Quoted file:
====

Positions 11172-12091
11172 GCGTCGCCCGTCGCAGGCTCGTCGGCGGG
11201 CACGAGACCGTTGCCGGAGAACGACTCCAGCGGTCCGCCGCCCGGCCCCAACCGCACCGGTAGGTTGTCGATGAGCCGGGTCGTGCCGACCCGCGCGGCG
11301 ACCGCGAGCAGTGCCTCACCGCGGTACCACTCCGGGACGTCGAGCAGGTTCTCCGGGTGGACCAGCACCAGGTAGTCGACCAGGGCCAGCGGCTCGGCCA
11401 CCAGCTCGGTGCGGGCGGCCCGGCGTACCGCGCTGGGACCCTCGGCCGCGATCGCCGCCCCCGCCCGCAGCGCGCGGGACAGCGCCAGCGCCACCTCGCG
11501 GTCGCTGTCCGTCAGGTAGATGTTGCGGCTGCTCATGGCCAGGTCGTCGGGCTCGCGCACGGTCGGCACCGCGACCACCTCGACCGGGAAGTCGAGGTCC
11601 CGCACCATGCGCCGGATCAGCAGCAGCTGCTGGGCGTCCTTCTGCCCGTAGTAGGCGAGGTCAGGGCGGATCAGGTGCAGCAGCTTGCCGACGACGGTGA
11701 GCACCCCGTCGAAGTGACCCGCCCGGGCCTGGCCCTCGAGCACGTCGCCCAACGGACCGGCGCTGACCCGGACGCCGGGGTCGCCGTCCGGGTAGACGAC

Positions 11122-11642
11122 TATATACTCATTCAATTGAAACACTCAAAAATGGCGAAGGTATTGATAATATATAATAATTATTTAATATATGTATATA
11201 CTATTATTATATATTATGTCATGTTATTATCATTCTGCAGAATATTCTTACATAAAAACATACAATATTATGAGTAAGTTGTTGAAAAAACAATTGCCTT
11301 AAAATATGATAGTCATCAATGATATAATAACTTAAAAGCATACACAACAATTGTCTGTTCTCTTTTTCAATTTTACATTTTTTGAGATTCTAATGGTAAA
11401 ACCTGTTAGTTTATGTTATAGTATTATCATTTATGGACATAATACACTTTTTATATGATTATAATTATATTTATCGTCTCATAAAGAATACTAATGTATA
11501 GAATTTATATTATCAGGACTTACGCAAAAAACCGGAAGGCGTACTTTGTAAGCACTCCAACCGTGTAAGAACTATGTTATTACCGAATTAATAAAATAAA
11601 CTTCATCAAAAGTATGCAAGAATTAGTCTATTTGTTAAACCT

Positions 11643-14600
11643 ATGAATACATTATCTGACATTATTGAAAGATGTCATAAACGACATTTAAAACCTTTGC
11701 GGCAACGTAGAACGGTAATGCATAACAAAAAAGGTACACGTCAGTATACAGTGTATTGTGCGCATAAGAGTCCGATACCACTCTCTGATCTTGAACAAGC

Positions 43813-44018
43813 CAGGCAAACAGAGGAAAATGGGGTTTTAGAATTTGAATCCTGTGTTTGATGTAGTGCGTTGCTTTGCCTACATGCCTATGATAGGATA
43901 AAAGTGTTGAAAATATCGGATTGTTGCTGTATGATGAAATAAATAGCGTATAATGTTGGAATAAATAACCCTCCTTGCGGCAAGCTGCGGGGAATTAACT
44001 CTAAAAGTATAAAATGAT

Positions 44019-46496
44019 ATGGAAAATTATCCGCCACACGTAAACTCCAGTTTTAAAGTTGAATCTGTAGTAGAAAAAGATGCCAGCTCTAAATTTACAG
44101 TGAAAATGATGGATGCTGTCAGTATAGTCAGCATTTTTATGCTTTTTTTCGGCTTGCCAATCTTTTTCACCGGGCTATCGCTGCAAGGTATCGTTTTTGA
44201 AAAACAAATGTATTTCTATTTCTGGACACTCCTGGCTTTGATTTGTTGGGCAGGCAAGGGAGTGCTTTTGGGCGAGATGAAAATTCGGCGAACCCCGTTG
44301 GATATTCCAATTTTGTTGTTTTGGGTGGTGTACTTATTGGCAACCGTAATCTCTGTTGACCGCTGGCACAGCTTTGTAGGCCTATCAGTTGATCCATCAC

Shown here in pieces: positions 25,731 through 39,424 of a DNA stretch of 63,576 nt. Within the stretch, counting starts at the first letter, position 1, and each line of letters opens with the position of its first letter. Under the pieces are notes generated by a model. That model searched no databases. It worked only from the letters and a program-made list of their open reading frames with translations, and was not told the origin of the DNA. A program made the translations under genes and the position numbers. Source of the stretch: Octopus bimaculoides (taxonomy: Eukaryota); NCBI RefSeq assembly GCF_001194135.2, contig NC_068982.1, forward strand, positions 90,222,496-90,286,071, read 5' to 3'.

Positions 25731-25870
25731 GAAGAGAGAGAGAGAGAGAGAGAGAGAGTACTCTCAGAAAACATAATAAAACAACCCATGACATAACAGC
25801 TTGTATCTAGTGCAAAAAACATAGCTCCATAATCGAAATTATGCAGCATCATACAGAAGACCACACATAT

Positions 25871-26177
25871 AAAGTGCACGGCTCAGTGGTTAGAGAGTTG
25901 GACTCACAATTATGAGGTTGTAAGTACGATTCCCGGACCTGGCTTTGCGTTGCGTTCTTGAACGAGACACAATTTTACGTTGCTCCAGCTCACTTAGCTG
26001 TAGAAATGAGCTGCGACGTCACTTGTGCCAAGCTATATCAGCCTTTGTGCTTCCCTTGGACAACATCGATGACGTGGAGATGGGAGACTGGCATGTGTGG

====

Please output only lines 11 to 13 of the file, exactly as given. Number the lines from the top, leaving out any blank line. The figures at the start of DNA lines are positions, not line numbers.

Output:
11201 CTATTATTATATATTATGTCATGTTATTATCATTCTGCAGAATATTCTTACATAAAAACATACAATATTATGAGTAAGTTGTTGAAAAAACAATTGCCTT
11301 AAAATATGATAGTCATCAATGATATAATAACTTAAAAGCATACACAACAATTGTCTGTTCTCTTTTTCAATTTTACATTTTTTGAGATTCTAATGGTAAA
11401 ACCTGTTAGTTTATGTTATAGTATTATCATTTATGGACATAATACACTTTTTATATGATTATAATTATATTTATCGTCTCATAAAGAATACTAATGTATA